Grand Theatre, Leeds ***
SOMETIMES no matter how much talent and creativity you put into a similar version of a highly successful show it never quite hits the same heights as its predecessor.
Save the Last Dance for Me is a new rock ‘n’ roll musical set in the early 60s based on heartbreak and young love from the writers of Dreamboats and Petticoats, but sadly it doesn’t have the same impact on its audience.
The story is told through the iconic music of Pumus and Shuman and follows the holiday romance of a teenager from Luton on holiday with her sister in Lowestoft in the summer of 1963, who meets a coloured GI stationed there and falls madly in love with him.
While the musical content recreates magnificently the vintage sound of rock ‘n’ roll hits such as Viva Las Vegas, And Then He Kissed Me, A Mess of Blues and Please Mr Postman, the plot at times is stifled by the music numbers resulting in the passion, emotion and intensity of its underpinning issues of sex and racism being lost.
As the sugary sweet 17-year- old Marie, Elizabeth Carter is both spirited and angelic with just the right amount of determination to get her man in the end. As the GI Curtis, Kieran McGinn excelled in the vocals but at times lacked the charisma needed to sweep a young girl off her feet.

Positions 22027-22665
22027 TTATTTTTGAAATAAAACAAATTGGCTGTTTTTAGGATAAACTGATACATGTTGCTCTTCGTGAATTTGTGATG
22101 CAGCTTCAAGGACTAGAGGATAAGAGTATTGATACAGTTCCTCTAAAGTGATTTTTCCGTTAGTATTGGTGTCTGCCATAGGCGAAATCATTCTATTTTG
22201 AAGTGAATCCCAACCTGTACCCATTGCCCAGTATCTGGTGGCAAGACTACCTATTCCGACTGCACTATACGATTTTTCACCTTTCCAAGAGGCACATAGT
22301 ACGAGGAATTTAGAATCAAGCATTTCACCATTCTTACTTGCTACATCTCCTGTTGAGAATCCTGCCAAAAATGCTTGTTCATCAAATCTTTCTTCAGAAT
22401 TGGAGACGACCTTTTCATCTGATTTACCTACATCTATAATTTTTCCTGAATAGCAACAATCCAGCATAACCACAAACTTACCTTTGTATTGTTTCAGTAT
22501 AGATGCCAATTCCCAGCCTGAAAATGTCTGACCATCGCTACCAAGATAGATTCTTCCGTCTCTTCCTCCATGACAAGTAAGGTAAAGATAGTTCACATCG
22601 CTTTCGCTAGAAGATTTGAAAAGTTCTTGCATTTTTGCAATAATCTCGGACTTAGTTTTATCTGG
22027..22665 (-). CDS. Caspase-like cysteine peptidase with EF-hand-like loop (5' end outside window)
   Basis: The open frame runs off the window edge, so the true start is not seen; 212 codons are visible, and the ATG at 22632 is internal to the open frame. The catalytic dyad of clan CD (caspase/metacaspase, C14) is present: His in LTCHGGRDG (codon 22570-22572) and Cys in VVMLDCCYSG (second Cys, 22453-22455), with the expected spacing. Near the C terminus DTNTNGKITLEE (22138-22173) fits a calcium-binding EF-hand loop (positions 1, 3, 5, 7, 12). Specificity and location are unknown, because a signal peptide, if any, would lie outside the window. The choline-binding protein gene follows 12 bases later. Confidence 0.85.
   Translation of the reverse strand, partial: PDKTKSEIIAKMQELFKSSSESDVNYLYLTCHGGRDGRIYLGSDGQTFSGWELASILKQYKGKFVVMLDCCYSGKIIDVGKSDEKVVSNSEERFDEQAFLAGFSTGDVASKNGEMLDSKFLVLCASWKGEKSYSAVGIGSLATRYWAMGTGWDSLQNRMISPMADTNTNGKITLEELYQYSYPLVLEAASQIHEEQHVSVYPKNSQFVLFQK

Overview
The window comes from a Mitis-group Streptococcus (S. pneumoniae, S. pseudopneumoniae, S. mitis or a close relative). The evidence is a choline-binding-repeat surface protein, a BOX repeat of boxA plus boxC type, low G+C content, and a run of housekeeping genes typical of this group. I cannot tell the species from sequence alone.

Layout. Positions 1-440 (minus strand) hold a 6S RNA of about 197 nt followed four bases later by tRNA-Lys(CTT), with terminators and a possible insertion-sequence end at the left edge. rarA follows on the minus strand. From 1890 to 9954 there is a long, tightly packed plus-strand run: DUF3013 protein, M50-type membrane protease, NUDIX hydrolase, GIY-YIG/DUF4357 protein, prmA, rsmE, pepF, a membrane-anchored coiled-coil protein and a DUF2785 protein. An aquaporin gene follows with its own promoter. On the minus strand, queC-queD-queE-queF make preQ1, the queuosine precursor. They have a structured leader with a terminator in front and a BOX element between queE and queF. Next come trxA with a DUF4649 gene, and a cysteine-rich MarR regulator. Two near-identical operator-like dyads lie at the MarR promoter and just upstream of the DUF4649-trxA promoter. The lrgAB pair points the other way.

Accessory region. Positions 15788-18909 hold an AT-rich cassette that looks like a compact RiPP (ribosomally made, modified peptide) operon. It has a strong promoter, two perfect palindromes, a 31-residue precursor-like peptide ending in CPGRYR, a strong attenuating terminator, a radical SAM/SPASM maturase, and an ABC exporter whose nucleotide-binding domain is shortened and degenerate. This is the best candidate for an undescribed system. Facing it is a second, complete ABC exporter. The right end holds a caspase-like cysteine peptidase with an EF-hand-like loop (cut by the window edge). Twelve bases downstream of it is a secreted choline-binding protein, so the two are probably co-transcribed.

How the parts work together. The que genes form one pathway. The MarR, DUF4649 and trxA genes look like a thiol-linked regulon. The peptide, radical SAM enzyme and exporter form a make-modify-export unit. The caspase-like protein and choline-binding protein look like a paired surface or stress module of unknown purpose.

Verity Jones as Marie’s elder sister brought some believable “girlie” comedy relief into the plot especially when she told Marie to “keep her hand on her halfpenny” much to the amusement of the youth of the 60s audience, while Lee Honey-Jones as Milton was convincing as the new-girl-every-night womaniser.
However, the night belongs to the multi-talented high energy ensemble who play, sing and dance their way through more than 30 numbers, including a show-stopping a cappella version of Sweets for My Sweet.
Although no one took up the invitation at the beginning of the show to dance in the aisles they did eventually throw caution to the wind and join in with the hits that make this show an evening of pure vintage nostalgia.
To April 13.